Trade and Manufacturing Monitor News and insight from our international trade practice group Fri, 01 Mar 2024 00:17:38 -0500 60 hourly 1 U.S.-Japan Trade Agreement – Limited Deal Reached With More To Come Fri, 27 Sep 2019 12:10:15 -0400 On September 25, the United States and Japan reached an initial trade deal to lower certain tariff barriers between the two trading partners. This initial agreement improves market access for certain agricultural and industrial goods and, according to the President, will open markets to approximately $7 billion in U.S. agricultural products. The Fact Sheet released by the U.S. Trade Representative’s office stated that once the agreement is implemented over 90 percent of U.S. imports food and agricultural products into Japan will be duty free or have preferential tariff access. In particular, Japan agreed to lower tariffs on U.S. imports of beef and pork, to provide a country-specific quota for U.S. wheat and wheat products, and to eliminate immediately tariffs on, among other products, almonds, walnuts, blueberries, cranberries, sweet corn, grain sorghum, and broccoli. Reciprocally, the United States will reduce or eliminate tariffs on certain Japanese industrial goods including certain machine tools, fasteners, steam turbines, bicycles, bicycle parts, and musical instruments.

Digital trade has been another area of focus in the U.S.-Japan trade negotiations. In this initial deal, the two countries have agreed not to impose customs duties on digital products transmitted electronically such as videos, music, e-books, software, and games, and to ensure non-discriminatory treatment for digital products. The deal will also lower trade barriers for data transfers.

Although there was no specific mention of how the deal would impact the President’s past comments on imposing tariffs on imports of Japanese cars under Section 232 of the Trade Expansion Act of 1962, the joint statement provided that neither country will impose any further tariffs that would go against the spirit of the agreement.

In 2018, Japan was the United States’ fourth largest trading partner. Trade negotiations for a bilateral agreement between the two nations began back in April of 2019. The joint statement released by the United States and Japan stated that the two countries are aiming to complete trade talks in the next four months.

Comment Opportunity: U.S.-Japan Trade Agreement Tue, 30 Oct 2018 10:24:21 -0400 The Office of the U.S. Trade Representative (USTR) has opened a public comment period in connection with the proposed U.S.-Japan Trade Agreement negotiations. On October 16, 2018, USTR notified Congress of its intent to enter into trade talks with Japan. Those discussions cannot begin until mid-January 2019 at the earliest under the requirements of the Trade Promotion Authority law.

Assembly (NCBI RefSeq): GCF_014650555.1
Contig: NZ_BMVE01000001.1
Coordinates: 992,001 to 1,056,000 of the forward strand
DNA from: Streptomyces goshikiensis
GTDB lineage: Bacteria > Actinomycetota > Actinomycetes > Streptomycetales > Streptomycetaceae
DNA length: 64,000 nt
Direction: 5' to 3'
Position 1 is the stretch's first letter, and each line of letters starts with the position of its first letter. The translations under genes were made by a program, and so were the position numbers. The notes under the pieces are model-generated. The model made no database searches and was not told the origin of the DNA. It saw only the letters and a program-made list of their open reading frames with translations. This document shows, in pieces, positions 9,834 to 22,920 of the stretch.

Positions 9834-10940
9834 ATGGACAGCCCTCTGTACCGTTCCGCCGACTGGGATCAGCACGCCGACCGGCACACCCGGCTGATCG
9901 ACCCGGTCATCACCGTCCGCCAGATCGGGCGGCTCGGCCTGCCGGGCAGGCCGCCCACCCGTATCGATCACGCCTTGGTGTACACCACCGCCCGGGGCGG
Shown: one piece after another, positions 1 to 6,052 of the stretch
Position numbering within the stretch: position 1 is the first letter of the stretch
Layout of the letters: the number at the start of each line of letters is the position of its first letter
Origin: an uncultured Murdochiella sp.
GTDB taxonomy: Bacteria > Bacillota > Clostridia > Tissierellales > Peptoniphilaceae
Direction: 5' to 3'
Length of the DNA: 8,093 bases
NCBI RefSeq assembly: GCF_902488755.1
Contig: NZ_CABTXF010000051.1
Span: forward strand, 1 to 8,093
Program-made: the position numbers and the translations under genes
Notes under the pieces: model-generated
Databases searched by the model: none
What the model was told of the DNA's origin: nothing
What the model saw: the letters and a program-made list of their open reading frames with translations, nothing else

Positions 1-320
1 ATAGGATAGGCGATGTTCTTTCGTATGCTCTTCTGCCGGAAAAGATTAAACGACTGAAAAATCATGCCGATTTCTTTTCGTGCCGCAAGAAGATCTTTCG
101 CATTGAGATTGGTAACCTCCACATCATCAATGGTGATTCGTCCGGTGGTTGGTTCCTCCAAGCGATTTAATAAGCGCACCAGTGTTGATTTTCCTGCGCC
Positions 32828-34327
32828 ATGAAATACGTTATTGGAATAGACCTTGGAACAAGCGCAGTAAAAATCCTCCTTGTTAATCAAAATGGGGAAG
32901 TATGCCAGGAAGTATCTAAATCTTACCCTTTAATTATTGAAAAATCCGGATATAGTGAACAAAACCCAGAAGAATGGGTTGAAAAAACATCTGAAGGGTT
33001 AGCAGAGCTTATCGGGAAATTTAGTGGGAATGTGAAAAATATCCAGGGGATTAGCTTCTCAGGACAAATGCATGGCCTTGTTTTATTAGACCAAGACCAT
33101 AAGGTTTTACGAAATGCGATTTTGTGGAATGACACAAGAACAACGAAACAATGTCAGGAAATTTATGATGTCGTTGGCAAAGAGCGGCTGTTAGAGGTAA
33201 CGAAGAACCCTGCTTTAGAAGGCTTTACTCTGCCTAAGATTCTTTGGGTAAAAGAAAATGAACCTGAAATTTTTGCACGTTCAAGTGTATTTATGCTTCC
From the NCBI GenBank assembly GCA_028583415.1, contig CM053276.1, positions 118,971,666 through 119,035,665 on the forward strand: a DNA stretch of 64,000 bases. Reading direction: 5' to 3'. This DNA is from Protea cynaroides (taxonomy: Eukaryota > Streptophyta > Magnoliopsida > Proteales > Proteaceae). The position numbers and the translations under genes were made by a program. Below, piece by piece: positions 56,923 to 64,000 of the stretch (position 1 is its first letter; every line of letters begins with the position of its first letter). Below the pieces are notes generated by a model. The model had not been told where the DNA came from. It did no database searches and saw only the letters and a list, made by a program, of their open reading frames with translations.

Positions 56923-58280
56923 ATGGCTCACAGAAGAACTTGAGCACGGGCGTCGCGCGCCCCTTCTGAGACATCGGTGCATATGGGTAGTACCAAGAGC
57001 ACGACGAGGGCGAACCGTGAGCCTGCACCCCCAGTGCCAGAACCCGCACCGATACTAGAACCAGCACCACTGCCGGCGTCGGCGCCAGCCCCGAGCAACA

Any member of the public – including individual companies, industry coalitions, and trade associations – may submit written comments to USTR by November 26, 2018. That is also the deadline to submit written notice of intent to testify, along with a summary of intended testimony, at a public hearing to be held on December 10, 2018 at 9:30 am. The hearing will be held by the Trade Policy Staff Committee, an interagency committee chaired by USTR and comprised of 20 executive branch agencies that provide input into the Administration’s trade-related decision-making through review of policy papers and negotiating documents, and eliciting public feedback. Procedures are available for commenters to submit business confidential information.

Comments and/or hearing testimony may address any issue that the submitter believes is relevant to the development of USTR’s negotiating objectives for the agreement and policy positions going into the discussions. Examples include, but are not limited to, advice on existing product- or industry-specific barriers to trade, including specific tariffs; measures that may be taken to improve product- or industry-specific access to the Japanese market; experience with particular government policies or practices that should be addressed by the negotiations; comments on export priorities or import sensitivities; customs and trade facilitation issues that the trade discussions should address; and the economic costs and benefits to U.S. interests on the removal or reduction of existing trade barriers, including tariffs.

While USTR will issue specific negotiating objectives at least 30 days before the trade discussions begin, the agency has already identified several general priorities. These include addressing the “underperforming” nature of Japan as an important U.S. export market, tackling the tariff and non-tariff barriers for automobiles, agriculture, and services that has led to “chronic U.S. trade imbalances,” and finding ways to expand trade and investment between the two countries.

If you are interested in developing comments or appearing at the hearing, please contact Kelley Drye’s International Trade practice.